Unlike kids hoping for a visit from the Tooth Fairy, adults don’t get too excited about losing a tooth. But at least implants offer a replacement option that’s the closest thing possible to a natural tooth – particularly the all-ceramic implants we place in our holistic Arlington office.
There are lots of good reasons for preferring ceramic over metal implants, starting with the fact that they’re metal-free, highly biocompatible, and biologically inert, meaning that the tooth/organ connection along the meridians isn’t disrupted. They look and function just like natural teeth.
At the same time, titanium – the metal most commonly used for dental implants – has its drawbacks. For one, they can and do corrode – helped in part by saliva, bacteria, and chemicals such as fluoride – releasing titanium particles and ions into your oral environment. The risk of peri-implantitis – an infection quite like gum disease around failing implants – appears to be higher with titanium, as well.
Research continues to highlight other benefits of ceramic as well, such as better circulation in the soft tissues around the implant. Just as it’s important to have healthy bone for the implant to integrate with, healthy soft tissues are needed for long-term stability.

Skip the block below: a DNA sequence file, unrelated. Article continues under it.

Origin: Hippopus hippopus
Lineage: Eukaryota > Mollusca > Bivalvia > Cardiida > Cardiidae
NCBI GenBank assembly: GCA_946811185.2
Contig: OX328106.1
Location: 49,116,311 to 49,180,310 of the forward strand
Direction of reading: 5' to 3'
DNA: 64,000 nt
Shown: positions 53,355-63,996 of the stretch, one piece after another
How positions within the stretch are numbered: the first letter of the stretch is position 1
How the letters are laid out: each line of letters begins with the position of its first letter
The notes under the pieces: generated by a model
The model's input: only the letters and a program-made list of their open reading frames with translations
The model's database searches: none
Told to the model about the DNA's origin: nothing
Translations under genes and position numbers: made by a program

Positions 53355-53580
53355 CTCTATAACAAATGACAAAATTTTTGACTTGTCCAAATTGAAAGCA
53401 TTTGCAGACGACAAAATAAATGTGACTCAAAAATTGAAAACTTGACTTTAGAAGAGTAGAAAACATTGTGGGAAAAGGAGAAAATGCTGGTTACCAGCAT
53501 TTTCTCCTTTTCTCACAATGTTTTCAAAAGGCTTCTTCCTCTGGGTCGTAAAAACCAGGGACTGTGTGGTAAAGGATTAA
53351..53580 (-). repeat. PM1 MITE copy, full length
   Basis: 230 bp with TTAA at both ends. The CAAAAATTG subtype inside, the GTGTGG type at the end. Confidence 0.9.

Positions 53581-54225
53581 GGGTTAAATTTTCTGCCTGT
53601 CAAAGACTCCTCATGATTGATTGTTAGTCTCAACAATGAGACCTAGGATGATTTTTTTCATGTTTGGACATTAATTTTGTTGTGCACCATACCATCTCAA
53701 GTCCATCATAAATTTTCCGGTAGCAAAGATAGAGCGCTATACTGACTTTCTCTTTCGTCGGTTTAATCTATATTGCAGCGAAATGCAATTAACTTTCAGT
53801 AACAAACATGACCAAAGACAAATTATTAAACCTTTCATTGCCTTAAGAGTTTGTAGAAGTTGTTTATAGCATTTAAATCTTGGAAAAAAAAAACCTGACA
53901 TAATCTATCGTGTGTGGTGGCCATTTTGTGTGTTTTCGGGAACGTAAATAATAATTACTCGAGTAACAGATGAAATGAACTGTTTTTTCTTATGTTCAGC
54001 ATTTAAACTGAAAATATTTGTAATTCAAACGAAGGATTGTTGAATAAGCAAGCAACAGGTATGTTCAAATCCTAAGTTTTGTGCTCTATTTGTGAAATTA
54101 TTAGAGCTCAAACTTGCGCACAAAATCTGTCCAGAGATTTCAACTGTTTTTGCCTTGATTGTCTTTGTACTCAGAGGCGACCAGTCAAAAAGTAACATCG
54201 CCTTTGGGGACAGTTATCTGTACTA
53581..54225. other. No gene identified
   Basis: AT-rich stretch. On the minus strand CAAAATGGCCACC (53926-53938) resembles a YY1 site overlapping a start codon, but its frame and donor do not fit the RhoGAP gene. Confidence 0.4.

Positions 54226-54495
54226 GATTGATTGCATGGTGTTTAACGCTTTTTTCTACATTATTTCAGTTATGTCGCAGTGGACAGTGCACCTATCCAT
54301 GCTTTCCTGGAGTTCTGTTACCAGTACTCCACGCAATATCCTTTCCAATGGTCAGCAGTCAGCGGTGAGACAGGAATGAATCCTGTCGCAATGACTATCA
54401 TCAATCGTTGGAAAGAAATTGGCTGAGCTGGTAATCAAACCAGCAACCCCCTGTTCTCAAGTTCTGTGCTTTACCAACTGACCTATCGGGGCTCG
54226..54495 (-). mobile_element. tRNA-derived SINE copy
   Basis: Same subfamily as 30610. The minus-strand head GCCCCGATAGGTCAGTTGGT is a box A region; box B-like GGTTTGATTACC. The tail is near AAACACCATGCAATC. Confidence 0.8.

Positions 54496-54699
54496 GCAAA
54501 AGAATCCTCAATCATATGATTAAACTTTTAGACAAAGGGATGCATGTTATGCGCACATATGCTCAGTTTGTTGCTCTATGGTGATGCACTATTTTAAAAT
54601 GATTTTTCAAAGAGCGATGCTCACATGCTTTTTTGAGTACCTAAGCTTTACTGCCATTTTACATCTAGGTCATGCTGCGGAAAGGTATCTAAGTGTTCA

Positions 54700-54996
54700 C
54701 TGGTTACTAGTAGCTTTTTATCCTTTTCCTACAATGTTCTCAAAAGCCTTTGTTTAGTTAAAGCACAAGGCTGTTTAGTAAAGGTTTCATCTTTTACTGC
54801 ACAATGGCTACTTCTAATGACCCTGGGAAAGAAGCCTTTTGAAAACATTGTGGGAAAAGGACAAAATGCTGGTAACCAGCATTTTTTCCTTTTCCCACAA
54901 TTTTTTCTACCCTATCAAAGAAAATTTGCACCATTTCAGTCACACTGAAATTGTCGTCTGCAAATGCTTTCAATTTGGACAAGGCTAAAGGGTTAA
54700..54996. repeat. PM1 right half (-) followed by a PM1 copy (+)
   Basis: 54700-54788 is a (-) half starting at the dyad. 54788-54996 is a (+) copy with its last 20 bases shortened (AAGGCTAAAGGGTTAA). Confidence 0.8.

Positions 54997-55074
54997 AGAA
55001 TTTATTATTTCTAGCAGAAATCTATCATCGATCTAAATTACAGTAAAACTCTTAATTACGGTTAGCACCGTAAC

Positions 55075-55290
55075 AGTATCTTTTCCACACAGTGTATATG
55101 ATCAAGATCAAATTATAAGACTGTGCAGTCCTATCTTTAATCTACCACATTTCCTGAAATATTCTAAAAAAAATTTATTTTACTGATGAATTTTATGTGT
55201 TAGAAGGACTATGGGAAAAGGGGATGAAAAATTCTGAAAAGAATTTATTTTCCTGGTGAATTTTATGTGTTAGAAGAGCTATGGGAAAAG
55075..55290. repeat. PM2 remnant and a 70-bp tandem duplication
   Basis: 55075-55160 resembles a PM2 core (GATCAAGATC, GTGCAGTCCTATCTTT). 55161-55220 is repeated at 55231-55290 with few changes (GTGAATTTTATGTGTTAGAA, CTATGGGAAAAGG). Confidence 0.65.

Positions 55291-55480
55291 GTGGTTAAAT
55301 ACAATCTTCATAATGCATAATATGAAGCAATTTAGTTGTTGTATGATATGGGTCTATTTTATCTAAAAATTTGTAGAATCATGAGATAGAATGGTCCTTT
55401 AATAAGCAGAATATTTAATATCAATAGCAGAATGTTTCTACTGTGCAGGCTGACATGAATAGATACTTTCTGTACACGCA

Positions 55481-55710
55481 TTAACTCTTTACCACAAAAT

One small but compelling Japanese study looked at this phenomenon in 10 patients who had recently completed implant surgery. Five had titanium implants, and five had zirconia (ceramic). All had been given a favorable prognosis and showed no signs of inflammation or chronic disease such as diabetes.
Blood flow was 4% lower in the zirconia group and 18% lower in the metal group than in the free gingiva around natural teeth, indicating that a richer blood flow can be secured in periimplant soft tissue around zirconia than around metal abutments. [The abutment is the part of the implant visible above the gums, onto which the final dental work is placed.]
“These results,” note the authors, “suggest that blood flow in tissue surrounding zirconia abutments is similar to that in soft tissue around natural teeth.”
Better circulation may also help explain why bone loss tends to be less with ceramic abutments compared to titanium, even when the fixture (the part of the implant that goes into the jawbone) is titanium. Earlier research has shown that platelet rich fibrin (PRF) – which supports healing, in part, by improving blood flow around surgical sites – likewise seems to help preserve bone.
With their high survival rate, excellent aesthetics, and superior biocompatibility, is it any wonder we favor ceramic when it comes to rebuilding a smile with implants?